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Nearby Day Care Not So Bothersome Letters

July 04, 1999

I had to laugh when I read Howard W. Brown's June 20 "cautionary" letter to home buyers about child-care facilities in homes.

I grew up across the street from the house Brown wanted to buy and my son attends the day-care center he wrote about.

Fifteen to 25 children in a home day-care facility? What did he base that on? If Brown had walked next door to talk to the director, he would have discovered that the licensed facility watches a maximum of 12 preschool-age children, and that on many days there are fewer than that in attendance. The facility is open from 8 a.m. to 6 p.m. weekdays, and it is closed holidays.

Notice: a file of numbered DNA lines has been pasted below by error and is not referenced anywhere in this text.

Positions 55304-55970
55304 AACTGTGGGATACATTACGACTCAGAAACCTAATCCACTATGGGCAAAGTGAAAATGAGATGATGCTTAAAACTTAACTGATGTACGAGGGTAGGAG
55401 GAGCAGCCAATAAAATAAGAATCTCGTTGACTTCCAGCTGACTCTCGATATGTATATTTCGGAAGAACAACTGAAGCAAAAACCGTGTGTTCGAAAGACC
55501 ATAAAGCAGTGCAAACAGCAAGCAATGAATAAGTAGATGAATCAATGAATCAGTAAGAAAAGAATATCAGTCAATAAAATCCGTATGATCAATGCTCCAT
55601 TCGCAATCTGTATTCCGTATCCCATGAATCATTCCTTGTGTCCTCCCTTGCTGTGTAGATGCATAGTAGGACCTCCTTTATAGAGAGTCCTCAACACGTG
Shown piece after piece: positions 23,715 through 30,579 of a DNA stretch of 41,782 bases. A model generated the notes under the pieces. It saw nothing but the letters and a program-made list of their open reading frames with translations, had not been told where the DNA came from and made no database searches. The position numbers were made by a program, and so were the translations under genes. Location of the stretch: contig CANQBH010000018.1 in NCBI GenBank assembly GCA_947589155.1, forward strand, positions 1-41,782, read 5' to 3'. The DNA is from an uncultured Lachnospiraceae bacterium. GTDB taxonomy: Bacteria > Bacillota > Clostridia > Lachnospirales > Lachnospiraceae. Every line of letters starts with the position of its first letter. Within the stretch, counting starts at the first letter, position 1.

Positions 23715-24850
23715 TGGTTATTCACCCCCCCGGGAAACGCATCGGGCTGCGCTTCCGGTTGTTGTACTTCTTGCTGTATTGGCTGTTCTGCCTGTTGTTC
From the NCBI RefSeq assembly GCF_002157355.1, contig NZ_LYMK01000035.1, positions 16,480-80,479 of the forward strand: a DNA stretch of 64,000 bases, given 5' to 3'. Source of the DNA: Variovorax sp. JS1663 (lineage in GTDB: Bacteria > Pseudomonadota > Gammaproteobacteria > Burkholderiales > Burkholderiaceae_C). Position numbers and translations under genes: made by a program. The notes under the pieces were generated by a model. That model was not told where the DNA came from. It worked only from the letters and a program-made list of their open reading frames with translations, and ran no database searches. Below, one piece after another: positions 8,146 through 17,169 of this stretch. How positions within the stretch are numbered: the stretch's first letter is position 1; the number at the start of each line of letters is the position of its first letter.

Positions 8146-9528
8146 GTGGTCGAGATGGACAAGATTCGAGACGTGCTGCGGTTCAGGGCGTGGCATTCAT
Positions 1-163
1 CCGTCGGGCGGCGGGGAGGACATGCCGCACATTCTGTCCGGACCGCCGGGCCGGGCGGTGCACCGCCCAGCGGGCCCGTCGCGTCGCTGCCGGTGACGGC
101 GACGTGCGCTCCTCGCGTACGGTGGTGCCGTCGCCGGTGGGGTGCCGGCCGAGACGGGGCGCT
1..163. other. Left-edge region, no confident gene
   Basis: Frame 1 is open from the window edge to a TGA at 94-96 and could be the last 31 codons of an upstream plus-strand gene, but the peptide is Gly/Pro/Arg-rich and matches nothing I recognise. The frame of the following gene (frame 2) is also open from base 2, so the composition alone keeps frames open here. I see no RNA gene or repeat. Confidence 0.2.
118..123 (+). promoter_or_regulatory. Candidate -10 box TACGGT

Living next to a well-run home day-care center such as this would not be much louder or different than living next to an active family with kids, with the exception that a family may be present 100% of the time, while day care closes at night, and on weekends and holidays.

What's the lesson to be learned here? Not to dread next-door child-care facilities, but to talk to the neighbors before you agree to purchase a property.

If Brown had, he might have realized that living next door to the day-care facility would actually be a pleasure rather than a problem.

On the other hand, if you're looking for a silent environment to live in, try Leisure World.

BONNIE K. MacINNIS

Culver City

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